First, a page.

Exclusive: Avangrid-Navajo renewables venture could ‘change narrative’ for indigenous lands

The Navajo Tribal Utility Authority (NTUA) is aiming to reverse decades of energy inequity on its lands in the US south-west by cooperating with Iberdrola-subsidiary Avangrid to develop wind and solar energy projects in the region. 

Tsegi Overlook on the Navajo Nation (pic credit: Ken Lund via Flickr)

The pair signed a memorandum of understanding (MoU) in April to co-develop renewable projects in the Navajo Nation, a reservation covering 71,000 km2 in New Mexico, Arizona and Utah. 

The partners explained that they aim to use revenue generated by the future wind and solar projects to help Navajo tribal communities living in the nation.

Arash Moalemi, deputy general manager at the NTUA, told Windpower Monthly that the program could help reverse a decades-long situation where energy developments like coal plants on historic Native American Navajo lands were owned by outsiders and used to power large cities in the region like Los Angeles and Las Vegas without providing any energy to Navajo communities themselves. 

“We're trying to change that narrative whereby the NTUA will be owners of these plants. Every project that we look at, we have to be 51% majority owners of the project. Because we want to exercise our sovereignty and say, you know what, this is our project on our land. We have the right to make decisions, important decisions on these projects. And Avangrid has supported that objective from the Navajo nation’s side,” he said. 

Since signing the MOU, potential projects have been scoped out for suitability — among them is a large wind energy project at the Big Boquillas ranch in Arizona.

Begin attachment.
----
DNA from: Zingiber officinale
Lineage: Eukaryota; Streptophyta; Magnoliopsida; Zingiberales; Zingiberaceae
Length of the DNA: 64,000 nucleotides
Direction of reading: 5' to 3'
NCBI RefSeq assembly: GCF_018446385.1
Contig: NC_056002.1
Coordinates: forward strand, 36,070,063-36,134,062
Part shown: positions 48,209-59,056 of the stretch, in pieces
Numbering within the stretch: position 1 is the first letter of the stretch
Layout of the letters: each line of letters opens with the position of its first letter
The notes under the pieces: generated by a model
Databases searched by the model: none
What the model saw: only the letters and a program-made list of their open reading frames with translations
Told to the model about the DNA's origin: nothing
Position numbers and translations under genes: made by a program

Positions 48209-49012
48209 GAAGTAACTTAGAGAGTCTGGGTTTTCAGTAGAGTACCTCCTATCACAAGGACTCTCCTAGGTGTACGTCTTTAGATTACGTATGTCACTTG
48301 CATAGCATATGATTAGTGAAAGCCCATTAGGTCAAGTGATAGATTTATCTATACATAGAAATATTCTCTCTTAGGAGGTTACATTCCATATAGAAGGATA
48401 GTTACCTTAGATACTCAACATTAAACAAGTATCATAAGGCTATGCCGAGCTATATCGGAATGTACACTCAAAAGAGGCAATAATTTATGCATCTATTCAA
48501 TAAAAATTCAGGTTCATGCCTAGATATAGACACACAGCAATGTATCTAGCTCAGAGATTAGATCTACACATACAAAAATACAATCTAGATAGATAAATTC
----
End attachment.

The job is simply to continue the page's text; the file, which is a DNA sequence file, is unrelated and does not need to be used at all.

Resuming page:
“The Big Boquillas Ranch is a great opportunity for us. It's a huge land holding and has good resources for the state of Arizona. It's well positioned in the state to reach multiple markets,” Tyler Hoffbuhr, senior manager of business development at Avangrid, said. 

Hoffbuhr added that the project was still in the early stages of development but was expected to be “several hundred megawatts plus” in terms of its potential capacity. 

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Once wind and solar projects are developed through the joint venture, Moalemi expects them to provide funds that can be used to help power communities on the Navajo nation, including those that are without electricity. 

“We still have about 14,000 homes without electricity on the power grid. Our objective is to connect every person on Navajo. We build on Navajo, we create jobs on Navajo, we create sales tax revenue for the Navajo Nation government. We produce energy on the nation, we sell that power off the nation, and we bring the revenue back onto the nation to help power up the homes on the Navajo Nation,” Moalemi said. 

He added that this model could help provide an alternative to the prevailing situation in the US where collaborative efforts between energy developers and Native American communities are rare due to a long history of trauma brought by the impact of outsiders on those communities.

“This relationship is a great opportunity and we feel comfortable and protected,” Moalemi said. “We think that both sides are getting benefits from the relationship. And we hope that this can serve as a kind of case study for other tribal nations in how to approach these types of relationships and how to set them up so you can get that trust back and you can see that this will help create benefits for the tribe itself.”